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71 Suspected Afghan Militants Killed

Afghan police backed by NATO aircraft killed 71 suspected Taliban militants in southern Afghanistan, while separate clashes left four U.S. troops dead and six wounded, officials said Sunday.

The 71 insurgents were killed when they attacked police in Panjwayi district in southern Kandahar province late Saturday, said Niaz Mohammad Sarhadi, the district chief.

NATO troops used artillery and aircraft in the clash that lasted until early Sunday, said Maj. Toby Jackman, a spokesman for the force.

Four police and one Afghan soldier were killed, officials said. Three police and five soldiers were wounded. The bodies of the some of dead militants were found scattered through orchards alongside their weapons, Sarhadi said.

During a clash Saturday against Taliban militants in eastern Kunar province, three U.S. soldiers were killed and three others wounded, said U.S. military spokesman Col. Tom Collins.

American troops in that area are hunting for Taliban fighters and extremists close to Osama bin Laden's al Qaeda network in remote mountains hugging the Pakistani border.

In southern Uruzgan province, an American and an Afghan soldier was killed and three other Americans wounded in a four-hour clash with more than 100 insurgents, according to a NATO statement.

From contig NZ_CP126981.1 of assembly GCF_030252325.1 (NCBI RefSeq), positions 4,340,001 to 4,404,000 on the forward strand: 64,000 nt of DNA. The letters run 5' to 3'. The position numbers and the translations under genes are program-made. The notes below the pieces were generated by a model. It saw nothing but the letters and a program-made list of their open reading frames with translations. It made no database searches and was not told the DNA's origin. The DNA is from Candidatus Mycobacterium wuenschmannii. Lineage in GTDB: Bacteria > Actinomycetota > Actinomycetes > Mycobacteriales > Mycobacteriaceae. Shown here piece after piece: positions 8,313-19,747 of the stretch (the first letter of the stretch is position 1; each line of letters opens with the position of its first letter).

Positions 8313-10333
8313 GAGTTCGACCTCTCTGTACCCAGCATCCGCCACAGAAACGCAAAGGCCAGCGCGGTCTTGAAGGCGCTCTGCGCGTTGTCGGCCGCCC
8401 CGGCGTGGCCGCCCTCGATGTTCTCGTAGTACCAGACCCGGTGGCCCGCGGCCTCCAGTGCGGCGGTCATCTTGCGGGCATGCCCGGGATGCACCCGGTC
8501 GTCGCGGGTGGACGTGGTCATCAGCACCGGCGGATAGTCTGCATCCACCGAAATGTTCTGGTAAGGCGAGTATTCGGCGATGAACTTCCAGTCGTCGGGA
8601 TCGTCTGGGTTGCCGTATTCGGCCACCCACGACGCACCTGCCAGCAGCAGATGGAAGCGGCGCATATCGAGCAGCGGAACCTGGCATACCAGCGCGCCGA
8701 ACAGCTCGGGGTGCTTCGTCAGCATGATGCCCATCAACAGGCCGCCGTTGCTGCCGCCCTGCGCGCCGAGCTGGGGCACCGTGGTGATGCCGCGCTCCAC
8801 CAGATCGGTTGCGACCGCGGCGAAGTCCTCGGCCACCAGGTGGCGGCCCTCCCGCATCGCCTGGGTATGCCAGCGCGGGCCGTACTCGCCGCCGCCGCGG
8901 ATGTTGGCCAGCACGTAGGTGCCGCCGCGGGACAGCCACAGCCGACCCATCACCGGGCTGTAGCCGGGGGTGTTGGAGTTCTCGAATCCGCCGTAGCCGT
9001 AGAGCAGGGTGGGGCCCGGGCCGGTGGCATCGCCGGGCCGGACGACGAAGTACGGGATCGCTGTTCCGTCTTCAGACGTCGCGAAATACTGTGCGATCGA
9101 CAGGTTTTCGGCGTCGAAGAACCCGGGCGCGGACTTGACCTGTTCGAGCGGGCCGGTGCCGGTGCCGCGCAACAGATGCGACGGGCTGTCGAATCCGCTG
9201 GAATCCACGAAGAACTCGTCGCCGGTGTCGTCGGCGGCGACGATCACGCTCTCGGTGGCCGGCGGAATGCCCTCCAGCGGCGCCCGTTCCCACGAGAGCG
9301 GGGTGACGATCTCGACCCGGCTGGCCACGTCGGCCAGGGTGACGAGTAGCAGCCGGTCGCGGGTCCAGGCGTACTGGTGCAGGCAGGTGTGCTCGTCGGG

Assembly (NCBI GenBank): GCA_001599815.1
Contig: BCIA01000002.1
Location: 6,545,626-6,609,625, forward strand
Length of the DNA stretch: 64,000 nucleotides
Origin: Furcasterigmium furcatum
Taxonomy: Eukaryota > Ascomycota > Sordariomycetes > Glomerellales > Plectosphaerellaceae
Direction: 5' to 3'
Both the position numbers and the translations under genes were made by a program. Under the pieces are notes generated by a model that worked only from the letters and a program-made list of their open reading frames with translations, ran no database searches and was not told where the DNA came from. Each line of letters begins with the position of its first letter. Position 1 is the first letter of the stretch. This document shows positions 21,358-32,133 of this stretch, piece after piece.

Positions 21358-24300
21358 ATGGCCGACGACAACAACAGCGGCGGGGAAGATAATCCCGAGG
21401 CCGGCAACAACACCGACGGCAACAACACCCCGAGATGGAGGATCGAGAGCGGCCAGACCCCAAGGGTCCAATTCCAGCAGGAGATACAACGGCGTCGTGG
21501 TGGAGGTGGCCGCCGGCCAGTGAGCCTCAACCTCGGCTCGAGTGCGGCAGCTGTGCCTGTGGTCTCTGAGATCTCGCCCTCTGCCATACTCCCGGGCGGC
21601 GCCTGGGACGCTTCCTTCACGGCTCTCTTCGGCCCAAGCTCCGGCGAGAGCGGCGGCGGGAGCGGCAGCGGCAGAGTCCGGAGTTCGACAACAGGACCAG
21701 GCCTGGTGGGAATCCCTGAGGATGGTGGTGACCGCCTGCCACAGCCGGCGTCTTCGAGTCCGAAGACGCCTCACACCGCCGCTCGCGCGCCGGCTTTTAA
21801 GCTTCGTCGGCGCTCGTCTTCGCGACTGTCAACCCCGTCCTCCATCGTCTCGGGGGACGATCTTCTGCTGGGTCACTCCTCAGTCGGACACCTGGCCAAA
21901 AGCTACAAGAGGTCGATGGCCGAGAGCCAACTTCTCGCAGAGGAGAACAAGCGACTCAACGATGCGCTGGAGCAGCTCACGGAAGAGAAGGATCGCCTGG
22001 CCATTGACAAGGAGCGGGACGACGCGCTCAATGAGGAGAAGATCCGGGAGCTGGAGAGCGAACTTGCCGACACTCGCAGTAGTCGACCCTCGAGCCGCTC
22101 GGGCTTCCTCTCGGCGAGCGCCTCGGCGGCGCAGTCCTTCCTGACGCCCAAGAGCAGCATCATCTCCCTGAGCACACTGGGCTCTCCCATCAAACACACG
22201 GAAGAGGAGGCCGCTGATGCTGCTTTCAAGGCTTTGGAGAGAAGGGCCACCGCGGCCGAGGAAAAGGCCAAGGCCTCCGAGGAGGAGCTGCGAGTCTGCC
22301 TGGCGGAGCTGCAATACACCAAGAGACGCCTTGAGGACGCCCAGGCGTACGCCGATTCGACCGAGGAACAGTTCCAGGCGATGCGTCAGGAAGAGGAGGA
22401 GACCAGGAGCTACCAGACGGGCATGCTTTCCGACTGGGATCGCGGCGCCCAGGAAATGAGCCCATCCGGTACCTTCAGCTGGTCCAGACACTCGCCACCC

The troops used artillery and air support to repel the insurgent attack, a NATO statement said.

U.S. and NATO forces are facing a re-energized and increasingly powerful Taliban, reports CBS News correspondent Joie Chen.

"There are people today, particularly Afghan journalists and Pakistani journalists who monitor this very closely, who say Afghanistan is a lost cause," said CBS News consultant Jere Van Dyke.

As the violence escalates, so too has the American troop presence. Chen reports there are now 22,000 U.S. military personnel in Afghanistan – the highest number since the 2001 invasion.

But, all of it has happened in the shadows of the world stage.

"People feel that the war in Afghanistan is a forgotten war," Van Dyke said. "What people really have to know is that more U.S. soldiers die in Afghanistan per capita than die in Iraq."

Collins said the troops in Uruzgan are part of a U.S. team training the fledgling Afghan National Army. Currently about 22,000 U.S. forces are in Afghanistan along with 20,000 NATO-led troops.

The slain American was identified by family members as senior airman Adam Servais, 23, of Onalaska, Wis. The four-year veteran was with Air Force Special Operations.

Officials said they didn't have details on insurgent casualties.

The fighting was reported to be some of the heaviest in recent months and came as war-battered Afghanistan celebrated its independence day.

Thousands gathered Saturday to mark Afghanistan's independence from British rule in 1919, following the third Anglo-Afghan war. Repeated wars and conflicts have devastated the country of 25 million people in the last three decades, with scars still visible on buildings and large swaths of minefields.

Meanwhile, a mine in the country's restive south killed a local police commander and an ambush by suspected insurgents left a spiritual leader wounded.

The officer was killed when his vehicle hit a freshly planted mine in Sori district of southern Zabul province on Friday, said Noor Mohammad Paktin, the provincial police chief.

Separately, suspected Taliban militants wounded Mrich Agha, a spiritual leader in the southern Kandahar province on Saturday, said Dawood Ahmadi, the governor's spokesman. Agha's driver was killed in the ambush, Ahmadi said.